• Determine whether the CMS Rule applies to your organization. The CMS Rule applies to covered staff at specific health care facilities that are certified Medicare and Medicaid providers. Receiving Medicare or Medicaid funds, by itself, does not necessarily mean that a facility is subject to the CMS Rule.
  • Understand which staff are covered and whether any exemptions apply. The CMS Rule casts a broad net and requires vaccination for “all facility staff, regardless of clinical responsibility or patient or resident contact[.]” This includes employees, licensed practitioners, students, trainees, volunteers, and other individuals who provide care or other services for the facility and/or its patients, including contractors. There are limited exceptions for staff who serve in certain, isolated roles (such as providing telehealth/telemedicine or other services exclusively outside of the facility with no staff/patient contact) and for staff who have been approved for a religious or medical exemption or granted a temporary delay in vaccination in accordance with CDC guidelines.
  • Develop policies and procedures for tracking staff vaccination status and issue such policies by March 14. Such policies should include procedures for recordkeeping, procedures for consideration and responses to requests for accommodation to the vaccination requirement, and procedures for precautions for safety of all staff and staff who are exempted from the vaccination requirement, among other practices. Robust policies and procedures can help ensure the covered entity is adequately prepared to be in timely compliance with the CMS Rule and can demonstrate progress toward compliance in the event of a CMS compliance inspection.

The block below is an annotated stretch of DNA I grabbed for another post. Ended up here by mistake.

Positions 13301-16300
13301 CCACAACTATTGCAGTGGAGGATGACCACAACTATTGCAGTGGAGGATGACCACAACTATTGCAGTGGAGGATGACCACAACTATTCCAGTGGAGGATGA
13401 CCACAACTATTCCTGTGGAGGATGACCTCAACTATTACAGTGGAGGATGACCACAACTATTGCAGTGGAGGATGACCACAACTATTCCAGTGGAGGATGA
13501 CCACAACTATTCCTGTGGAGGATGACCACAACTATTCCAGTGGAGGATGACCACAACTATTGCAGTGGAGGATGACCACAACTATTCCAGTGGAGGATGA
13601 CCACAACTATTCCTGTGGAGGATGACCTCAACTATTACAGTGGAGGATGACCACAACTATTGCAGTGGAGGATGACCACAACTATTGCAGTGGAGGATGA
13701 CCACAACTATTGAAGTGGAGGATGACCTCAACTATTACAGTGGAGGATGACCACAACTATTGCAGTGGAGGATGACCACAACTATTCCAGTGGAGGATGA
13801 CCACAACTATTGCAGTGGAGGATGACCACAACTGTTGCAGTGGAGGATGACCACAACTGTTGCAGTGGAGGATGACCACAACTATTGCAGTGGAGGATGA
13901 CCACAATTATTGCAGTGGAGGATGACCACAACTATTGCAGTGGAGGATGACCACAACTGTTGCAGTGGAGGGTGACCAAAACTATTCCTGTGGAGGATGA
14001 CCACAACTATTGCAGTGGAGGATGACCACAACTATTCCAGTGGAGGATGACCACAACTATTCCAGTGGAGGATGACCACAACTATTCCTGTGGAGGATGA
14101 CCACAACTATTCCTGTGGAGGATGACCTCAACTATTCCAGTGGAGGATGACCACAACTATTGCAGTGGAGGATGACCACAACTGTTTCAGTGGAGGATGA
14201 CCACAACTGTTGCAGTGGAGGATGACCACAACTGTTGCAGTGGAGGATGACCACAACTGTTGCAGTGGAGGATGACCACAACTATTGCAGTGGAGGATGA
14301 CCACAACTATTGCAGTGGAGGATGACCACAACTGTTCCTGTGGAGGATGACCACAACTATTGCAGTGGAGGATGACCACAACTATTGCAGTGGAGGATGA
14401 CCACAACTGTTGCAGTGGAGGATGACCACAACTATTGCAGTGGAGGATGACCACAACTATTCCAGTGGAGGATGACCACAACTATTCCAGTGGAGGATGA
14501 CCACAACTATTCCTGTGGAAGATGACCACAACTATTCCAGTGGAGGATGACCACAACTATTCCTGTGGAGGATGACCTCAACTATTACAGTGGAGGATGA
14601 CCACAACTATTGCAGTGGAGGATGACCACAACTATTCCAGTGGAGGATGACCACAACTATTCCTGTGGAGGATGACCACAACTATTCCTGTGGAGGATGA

• Facilities should be prepared to promptly process accommodation and vaccination delay requests, and all efforts to accommodate such requests should be thoroughly documented. Facilities may wish to consider policies and procedures for staff who are resistant to the CMS Rule and vaccination requirements, as well.
  • Communicate clearly and consistently with facility staff about the next steps for compliance with the CMS Rule, including upcoming deadlines, new policies and procedures, and where staff members can direct questions and obtain additional information about the CMS Rule compliance plans and procedures.
  • Continue to monitor all COVID-19 and CMS Rule related guidance for updates that may affect your organization. 

Our attorneys will continue to monitor the legal and regulatory landscape surrounding the CMS Rule and other COVID-19 related standards. If you have questions about the CMS Rule or compliance obligations for your organization, please contact Virginia A. Talley, Shelley M. Jackson, or another member of our Employment Law Practice.

Disclaimer.  The contents of this article should not be construed as legal advice or a legal opinion on any specific facts or circumstances. The contents are intended for general informational purposes only, and you are urged to consult with counsel concerning your situation and specific legal questions you may have.